For example, intuitive loyalty towards ingroup members may be part of a defence against freeriders.
You do not have to the details of this account to accept the basic idea, which is that humans have ethical abilities because it enables them to thrive through cooperating with non-kin.
For example, Hamlin writes, on the basis of arguments different to those which follow (Hamlin’s argumentsto be considered later), that:

‘humans (both individually and as a species) develop morality because it is required for cooperative systems to flourish’

(Hamlin, 2015, p. 108).

Important not to get the impression that humans are cooperative angels: they are also remarkable for the lack of nearby species (in comparison to other primates which have evolutionarily closer species).
300kya there were maybe maybe nine hominid species. Why all except one disappeared remains controversial, but it’s unlikely to be a climate event and more likely to have something to do with the humans.
That was human sociality: the idea was that investingating moral psychology is worthwhile because it enables us to better understand human sociality.


human sociality


political conflict,

e.g. over climate change?

Reason 2: it enables us to better understand one aspect of political conflict, and will perhaps even eventually suggest ways of overcoming some political conflicts.
Relatedly, moral psychology matters for understanding why political change is sometimes difficult; especially in democratic societies.
I can’t provide much support for this claim now, and, being philosophers, one of our questions will be whether it is true at all. But I think there is a reasonable case to be made for it.
The idea that moral psychology can help us to understand, and perhaps even to overcome, political divides comes out sharply in research on attitudes to climate change ...

Feinberg & Willer, 2013 figure 1

Why are liberals generally more concerned about climate change than conservatives?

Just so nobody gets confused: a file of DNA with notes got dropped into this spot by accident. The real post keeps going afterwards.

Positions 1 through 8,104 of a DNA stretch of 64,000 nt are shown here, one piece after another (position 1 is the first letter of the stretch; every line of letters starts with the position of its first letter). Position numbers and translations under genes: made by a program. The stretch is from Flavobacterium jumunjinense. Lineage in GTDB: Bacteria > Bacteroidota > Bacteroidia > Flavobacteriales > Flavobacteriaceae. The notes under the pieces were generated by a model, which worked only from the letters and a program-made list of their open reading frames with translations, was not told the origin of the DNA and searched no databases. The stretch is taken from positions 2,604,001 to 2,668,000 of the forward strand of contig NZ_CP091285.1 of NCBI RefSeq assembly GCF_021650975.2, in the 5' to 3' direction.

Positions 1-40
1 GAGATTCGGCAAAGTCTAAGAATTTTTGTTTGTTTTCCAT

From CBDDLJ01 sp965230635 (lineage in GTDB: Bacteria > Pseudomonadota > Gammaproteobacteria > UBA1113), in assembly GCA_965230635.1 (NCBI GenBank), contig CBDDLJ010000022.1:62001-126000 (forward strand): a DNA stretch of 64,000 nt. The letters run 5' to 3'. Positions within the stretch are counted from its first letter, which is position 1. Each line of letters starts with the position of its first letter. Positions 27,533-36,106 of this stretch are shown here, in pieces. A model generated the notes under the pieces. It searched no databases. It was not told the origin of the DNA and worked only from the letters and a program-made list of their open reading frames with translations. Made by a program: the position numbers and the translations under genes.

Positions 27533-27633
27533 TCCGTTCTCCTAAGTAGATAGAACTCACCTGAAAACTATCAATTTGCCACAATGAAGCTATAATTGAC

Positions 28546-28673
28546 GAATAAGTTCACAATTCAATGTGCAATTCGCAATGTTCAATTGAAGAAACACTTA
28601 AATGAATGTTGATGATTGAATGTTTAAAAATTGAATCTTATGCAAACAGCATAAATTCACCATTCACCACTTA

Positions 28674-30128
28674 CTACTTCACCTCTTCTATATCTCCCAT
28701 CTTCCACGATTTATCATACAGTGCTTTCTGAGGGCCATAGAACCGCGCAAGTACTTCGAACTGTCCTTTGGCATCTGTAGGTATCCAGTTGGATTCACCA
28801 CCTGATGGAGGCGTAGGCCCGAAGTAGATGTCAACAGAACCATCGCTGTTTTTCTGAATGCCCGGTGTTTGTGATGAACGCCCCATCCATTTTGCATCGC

It is striking that liberals are generally more concerned about climate change than conservatives. But why should this be?

Why are liberals more likely than conservatives to regard climate change as an ethical issue?

[error bars show SEM (or SE), Standard Error of Mean. (We aren’t going to use that in interpreting the figure; we’re not relying on the graph but on an interaction identified using a regression analysis).]
‘Simple-slopes analyses revealed that more liberal participants (1 SD below the mean) in the not-recycle condition rated the target as significantly less moral (M = 3.59) than did their liberal counterparts in either the recycle condition (M = 4.54), b = 0.95, p < .001, or the control condition (M = 4.31), b = 0.72, p < .001. We found no significant differences across conditions for more conser- vative participants (1 SD above the mean), ps > .15.’
‘participants read one of three vignettes describing an average day of a target individual. The vignettes were identical, describing a day’s activities for the target. The one difference was whether or not, after eating his lunch, the target chose to recycle his plastic water bottle (recycle condi- tion) or throw it away as garbage (not-recycle condition). In the control condition, there was no mention of this bottle. Participants then rated the target on how moral they perceived him to be overall on a scale from 1 (not moral at all) to 6 (extremely moral).’
So maybe the difference is that liberals are more likely to see climate change as an ethical issue than conservatives
This raises another question: Why are liberals more likely than conservatives to regard climate change as an ethical issue?
To answer this question, we need to think about cultural differences.
Recall the ‘intuitive ethics’ idea I mentioned earlier (and which we will critically consider in more depth later in the course).